My last Top 5 was obviously kind of on the negative side of things, what with it being focused on disappointments in the Nintendo Wii library. But of course I wouldn’t want to seem like a Negative Nancy that only pounces on the bad side of the Big N, so here is a list that is more positive. For this one, I’ll be looking at some games on the console that not many people have picked up during their times on store shelves. If you’re curious enough, however, you might just find some merit within these overlooked titles. Why not just a regular Top 5 Wii Games list? Because everybody knows Super Mario Galaxy is the best game on the console!

Hello, reader. My name is Ryan Silberman, and this is my fourth Top 5 list!

#5 – Batman: The Brave and the Bold

It’s no secret that the Caped Crusader has lent his name to loads of games since the NES era, but even though Batman: Arkham Asylum stole the spotlight being critically acclaimed as it was, Wayforward took the opportunity to deliver a more oldschool approach for Batman: The Brave and the Bold the Wii.

This two-player co-op slam-fest plays a lot like the indie game, Guacamelee, only more streamlined and with reduced difficulty. Nevertheless, it’s a very polished beat ’em up. The combat is ultimately satisfying, especially when attempting to pull off combos, and the animated art style and voice acting are pleasantly faithful to the Cartoon Network show the game is based on.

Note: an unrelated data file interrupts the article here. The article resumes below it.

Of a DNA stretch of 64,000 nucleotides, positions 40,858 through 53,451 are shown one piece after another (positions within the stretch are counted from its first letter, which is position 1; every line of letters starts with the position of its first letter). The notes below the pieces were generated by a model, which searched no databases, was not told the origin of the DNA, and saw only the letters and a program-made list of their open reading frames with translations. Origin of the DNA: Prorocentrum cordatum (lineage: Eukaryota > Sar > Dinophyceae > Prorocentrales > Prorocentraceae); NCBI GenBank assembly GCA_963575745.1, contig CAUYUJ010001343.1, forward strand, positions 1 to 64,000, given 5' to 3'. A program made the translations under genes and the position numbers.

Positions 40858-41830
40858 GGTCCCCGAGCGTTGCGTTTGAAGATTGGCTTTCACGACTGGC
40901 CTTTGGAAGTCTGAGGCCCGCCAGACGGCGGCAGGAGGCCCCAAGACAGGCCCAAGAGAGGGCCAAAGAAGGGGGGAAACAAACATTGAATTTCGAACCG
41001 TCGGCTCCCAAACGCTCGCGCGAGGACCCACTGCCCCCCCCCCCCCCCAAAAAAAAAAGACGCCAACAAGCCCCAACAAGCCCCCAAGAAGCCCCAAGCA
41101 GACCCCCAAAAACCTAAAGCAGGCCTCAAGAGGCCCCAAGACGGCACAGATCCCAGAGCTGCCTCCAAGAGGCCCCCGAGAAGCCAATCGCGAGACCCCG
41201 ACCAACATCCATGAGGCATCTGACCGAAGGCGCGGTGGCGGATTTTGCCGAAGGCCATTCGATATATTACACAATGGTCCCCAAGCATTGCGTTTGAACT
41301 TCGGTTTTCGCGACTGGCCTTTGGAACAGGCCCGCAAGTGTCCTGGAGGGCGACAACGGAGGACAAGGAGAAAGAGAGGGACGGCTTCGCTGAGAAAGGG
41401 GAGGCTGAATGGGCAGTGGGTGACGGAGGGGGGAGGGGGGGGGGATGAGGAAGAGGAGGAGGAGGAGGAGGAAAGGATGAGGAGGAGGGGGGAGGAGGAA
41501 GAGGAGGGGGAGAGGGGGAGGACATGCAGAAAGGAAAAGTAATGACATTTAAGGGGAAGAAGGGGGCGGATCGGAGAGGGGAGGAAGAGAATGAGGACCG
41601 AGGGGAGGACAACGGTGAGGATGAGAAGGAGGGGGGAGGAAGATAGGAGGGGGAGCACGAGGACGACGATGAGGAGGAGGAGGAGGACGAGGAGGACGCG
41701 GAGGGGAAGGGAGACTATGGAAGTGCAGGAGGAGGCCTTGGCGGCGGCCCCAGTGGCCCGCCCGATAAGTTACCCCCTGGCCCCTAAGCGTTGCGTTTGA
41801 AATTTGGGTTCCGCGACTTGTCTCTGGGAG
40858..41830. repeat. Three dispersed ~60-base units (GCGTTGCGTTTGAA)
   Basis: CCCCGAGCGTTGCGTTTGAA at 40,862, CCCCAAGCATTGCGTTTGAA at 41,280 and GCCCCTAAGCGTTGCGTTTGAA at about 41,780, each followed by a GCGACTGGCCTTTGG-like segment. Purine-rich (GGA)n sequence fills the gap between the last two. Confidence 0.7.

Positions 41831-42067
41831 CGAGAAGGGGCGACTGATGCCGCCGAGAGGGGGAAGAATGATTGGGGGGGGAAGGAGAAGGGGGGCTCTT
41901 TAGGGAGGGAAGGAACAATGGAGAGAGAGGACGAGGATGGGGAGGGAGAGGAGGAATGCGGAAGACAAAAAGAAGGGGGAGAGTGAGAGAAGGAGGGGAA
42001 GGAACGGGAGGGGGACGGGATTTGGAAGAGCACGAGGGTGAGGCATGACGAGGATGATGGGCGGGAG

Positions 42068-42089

#4 – Domino Rally

Do you love Japanese games?

If so, then you’ll find yourself adoring Domino Rally if just for its immense charm alone.

Known as Minon: Everyday Hero in Japan, Domino Rally is a game starring a superhero that uses humongous dominoes as a means to travel in order to resolve a situation as small as saving a kitten from a tree or keeping a pop star’s fans engaged. The gameplay is also rather simplistic; the Wii Remote is used to point at the screen (sometimes for changing direction), with the B button spawning domino rows, and shaking motions used to increase Minon’s speed.

It’s nothing big by any means, but it’s totally serviceable mechanics that give the game an arcade-style feel, and what else there is of Domino Rally is certainly something to behold. The cutscenes are humorously corny, the localization is minimal at best, and the game doesn’t last too long…But dang it! It’s hard to not smile with it, and when it comes to the music, it’s hard to not dance with it either!

So yeah – If it looks interesting to you, that could be because it is.

#3 – Harvey Birdman: Attorney at Law

This might be a more familiar name if you’ve ever watched Adult Swim during the mid-2000’s. For those that don’t know, the nightly programming block once utilized some of Hanna-Barbera’s 1960’s superheroes by placing them into lower careers like a talk-show host and, in Harvey Birdman’s case, a defense attorney. Before Adult Swim’s games division would strive to create titles not related to their shows, High Voltage Software and Capcom would cooperate with the nightly network to develop a Wii (and Playstation 2 and PSP) game based on good ol’ Harvey.

Luckily for us, Capcom happened to have a certain attorney-based series of its own for this game to be inspired by.